Dos Santos and Illich alike have both proved to be true skeptics of the modernization theory, although in unique fashions. F. A. Hayek and Milton Friedman are two other scholars who could also be considered skeptics of the modernization theory, as they push for individualism, libertarianism, and less governmental control. Although they remain in the same boat with Dos Santos and Illich as critics of the modernization theory, it can be seen through Hayek’s The Road to Serfdom and Friedman’s Capitalism and Freedom that they hold their own unique views on how economic development takes place. Hayek argues that individual and industrial freedom, which led to the free use of knowledge, resulted in the growth and advancement of science (Hayek, 18). He goes on to oppose government planning as not only is it less efficient than free-market capitalism, but it is also a type of control based on force, and when force in implemented, freedom is inherently lost (Hayek, 22-25). Hayek goes on to agree with De Tocqueville in that democracy and socialism cannot exist together as they seek opposite ends (Hayek, 29). Based on these views of Hayek, it is safe to say that he might respond to Dos Santos and Illich by claiming that dependency and development are intrinsically good concepts as long as they are derived from individuals or groups of individuals practicing independent freedom. If the dependency and development they are referring to were stemming from a centralized institution or organization of government, Hayek would argue that they are bad due to there infraction on individual freedom and emphasis on centric order. Friedman claims that economic freedom and political freedom go hand in hand, and that economic freedom must exist for political freedom to exist (Friedman, 8-9). Although he urges for limited government control, he does admit that the government should act as an “umpire” due to the fact that “absolute freedom is impossible” (Friedman, 25). He also demands that the best way to alleviate poverty is through free trade, leading to charitable donations, in addition to the implementation of a negative income tax for those under the poverty line (Friedman, 191, 194). He states that “It establishes a system under which taxes are imposed on some to pay subsidies to others” (Friedman, 194). Considering these views of Friedman, he might respond to Dos Santos and Illich slightly different than Hayek, emphasizing more focus on welfare benefits and slightly increased actions of central government.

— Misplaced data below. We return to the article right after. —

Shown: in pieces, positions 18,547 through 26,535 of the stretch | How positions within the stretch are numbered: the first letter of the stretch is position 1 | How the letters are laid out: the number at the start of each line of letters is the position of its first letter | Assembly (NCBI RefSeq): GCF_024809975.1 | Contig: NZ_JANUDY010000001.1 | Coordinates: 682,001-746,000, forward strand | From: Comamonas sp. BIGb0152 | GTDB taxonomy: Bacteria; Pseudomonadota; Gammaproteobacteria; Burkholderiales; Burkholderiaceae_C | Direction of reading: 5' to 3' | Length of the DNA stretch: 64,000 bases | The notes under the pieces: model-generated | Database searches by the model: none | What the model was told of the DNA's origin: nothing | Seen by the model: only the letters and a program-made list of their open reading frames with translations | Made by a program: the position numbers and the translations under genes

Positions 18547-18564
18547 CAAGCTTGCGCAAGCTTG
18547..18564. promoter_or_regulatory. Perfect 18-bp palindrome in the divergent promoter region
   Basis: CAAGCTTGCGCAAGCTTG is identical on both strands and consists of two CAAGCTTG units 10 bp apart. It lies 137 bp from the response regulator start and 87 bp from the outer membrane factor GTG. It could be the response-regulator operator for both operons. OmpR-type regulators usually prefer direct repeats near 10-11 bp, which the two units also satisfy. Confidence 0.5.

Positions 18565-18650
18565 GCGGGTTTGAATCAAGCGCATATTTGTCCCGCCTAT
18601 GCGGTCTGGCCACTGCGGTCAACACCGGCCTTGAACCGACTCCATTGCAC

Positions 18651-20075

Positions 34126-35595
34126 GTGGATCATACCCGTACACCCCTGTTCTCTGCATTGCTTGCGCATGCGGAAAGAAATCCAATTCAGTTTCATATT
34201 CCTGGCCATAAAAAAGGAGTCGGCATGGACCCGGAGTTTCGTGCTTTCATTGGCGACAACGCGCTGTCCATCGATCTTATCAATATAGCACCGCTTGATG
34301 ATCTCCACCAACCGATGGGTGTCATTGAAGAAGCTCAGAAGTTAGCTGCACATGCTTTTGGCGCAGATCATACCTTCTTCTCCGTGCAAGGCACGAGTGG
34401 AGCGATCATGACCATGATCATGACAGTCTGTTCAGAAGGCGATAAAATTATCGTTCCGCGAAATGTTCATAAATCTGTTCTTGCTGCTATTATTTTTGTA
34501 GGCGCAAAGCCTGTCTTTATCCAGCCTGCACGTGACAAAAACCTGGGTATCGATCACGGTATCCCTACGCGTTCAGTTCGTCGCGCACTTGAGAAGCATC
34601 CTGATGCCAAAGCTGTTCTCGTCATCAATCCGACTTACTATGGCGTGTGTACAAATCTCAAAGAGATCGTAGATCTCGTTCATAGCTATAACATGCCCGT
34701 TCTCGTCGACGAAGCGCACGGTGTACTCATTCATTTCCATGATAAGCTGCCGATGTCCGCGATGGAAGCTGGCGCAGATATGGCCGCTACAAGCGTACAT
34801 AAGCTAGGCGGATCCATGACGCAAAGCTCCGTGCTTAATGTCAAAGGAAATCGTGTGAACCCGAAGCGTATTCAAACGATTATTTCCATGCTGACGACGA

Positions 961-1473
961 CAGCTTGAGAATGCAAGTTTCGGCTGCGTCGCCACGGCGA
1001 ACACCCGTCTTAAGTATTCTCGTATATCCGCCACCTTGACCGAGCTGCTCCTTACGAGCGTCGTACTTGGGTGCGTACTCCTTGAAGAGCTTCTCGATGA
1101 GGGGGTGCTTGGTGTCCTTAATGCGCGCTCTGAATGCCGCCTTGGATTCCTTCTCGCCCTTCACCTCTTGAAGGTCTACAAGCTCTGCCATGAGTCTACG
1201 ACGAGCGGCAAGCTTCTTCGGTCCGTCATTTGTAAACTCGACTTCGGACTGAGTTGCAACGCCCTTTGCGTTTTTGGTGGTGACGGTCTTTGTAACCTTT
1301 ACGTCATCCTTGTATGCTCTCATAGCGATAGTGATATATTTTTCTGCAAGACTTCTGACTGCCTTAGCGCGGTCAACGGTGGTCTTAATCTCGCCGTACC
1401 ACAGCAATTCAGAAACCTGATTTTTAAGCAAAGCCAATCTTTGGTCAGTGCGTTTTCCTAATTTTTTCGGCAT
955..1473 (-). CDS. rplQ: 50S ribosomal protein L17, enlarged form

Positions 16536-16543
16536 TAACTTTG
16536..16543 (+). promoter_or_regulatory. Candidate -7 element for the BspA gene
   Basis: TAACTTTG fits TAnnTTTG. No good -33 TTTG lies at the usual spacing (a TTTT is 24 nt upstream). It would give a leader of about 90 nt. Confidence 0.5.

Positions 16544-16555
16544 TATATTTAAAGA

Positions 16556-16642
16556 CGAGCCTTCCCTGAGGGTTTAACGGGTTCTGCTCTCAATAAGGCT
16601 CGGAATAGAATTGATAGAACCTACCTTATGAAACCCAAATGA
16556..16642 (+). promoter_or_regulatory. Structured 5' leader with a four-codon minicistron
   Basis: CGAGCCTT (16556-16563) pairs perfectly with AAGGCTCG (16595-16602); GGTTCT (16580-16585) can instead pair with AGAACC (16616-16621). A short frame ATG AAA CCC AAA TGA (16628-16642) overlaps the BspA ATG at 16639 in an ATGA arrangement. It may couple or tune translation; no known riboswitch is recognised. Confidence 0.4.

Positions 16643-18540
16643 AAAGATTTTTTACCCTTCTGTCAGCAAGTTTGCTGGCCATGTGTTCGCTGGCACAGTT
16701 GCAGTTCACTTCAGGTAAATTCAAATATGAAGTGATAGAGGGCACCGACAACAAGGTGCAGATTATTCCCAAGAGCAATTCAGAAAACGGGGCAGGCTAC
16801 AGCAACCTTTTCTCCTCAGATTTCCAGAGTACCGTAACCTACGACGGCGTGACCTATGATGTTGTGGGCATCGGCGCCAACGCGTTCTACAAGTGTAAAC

Rostow’s fives stages of economic growth are “the traditional society, the preconditions for take-off, the take-off, the drive to maturity, and the age of high mass-consumption” (Rostow, 4). He goes on to explain that the “take-off” stage will lead to the transformation of the general structure of the country’s economy and the social and political structure of that country’s society so that a stable growth rate can be sustained (Rostow, 8-9). In the future, Rostow claims, the country’s “drive to maturity” will help its economy find a place in the international market, along with an extension of modern technology over all of the nation’s economic industries (Rostow, 9). Lastly, he claims that “the age of high mass-consumption” will lead to a shift towards durable consumer goods and services, along with an increase in allocated resources to social welfare and stability (Rostow, 10-11). Although these historically backed results assert the modernization theory to be the path of pure positive national influence and development, Dos Santos and Illich have made compelling cases that adverse effects will in fact be the consequences of internal economic growth through modernization.
Dos Santos is primarily arguing that “…the alleged backwardness of these economies [dependent ones] is not due to the lack of integration with capitalism but that, on the contrary, the most powerful obstacles to their full development come from the way in which they are joined to this international system and its laws of development” (Dos Santos, 235). Illich ultimately claims that “There is a normal course for those who make development policies… It is to define development and to set its goals in ways with which they are familiar, which they are accustomed to use in order to satisfy their own needs, and which permit them to work through the institutions over which they have power and control” (Illich, 100). He argues that this formula has consistently failed, and that survival in Third World countries relies on the outwitting of machines through human ingenuity (Illich, 101). Libertarians such as Hayek and Friedman also remain skeptical to the modernization theory, however their views differ from Dos Santos’ and Illich’s in that they call for less government action, more individual freedom, and free-market capitalist economies. It is in my opinion that all of these arguments incorporate compelling ideologies accompanied by not so captivating components. I agree with all four authors who are skeptical of the modernization theory, however I believe that the libertarian concepts of Milton Friedman to be the closest answer to economic development, especially in previously colonized countries. His call for individual freedom of ideas and enterprise, with an umpire-like government to make sure all regulations are being followed and who protects the freedom of each citizen, along with welfare benefits for those in poverty, seems to be the most plausible way in which economic development can take place.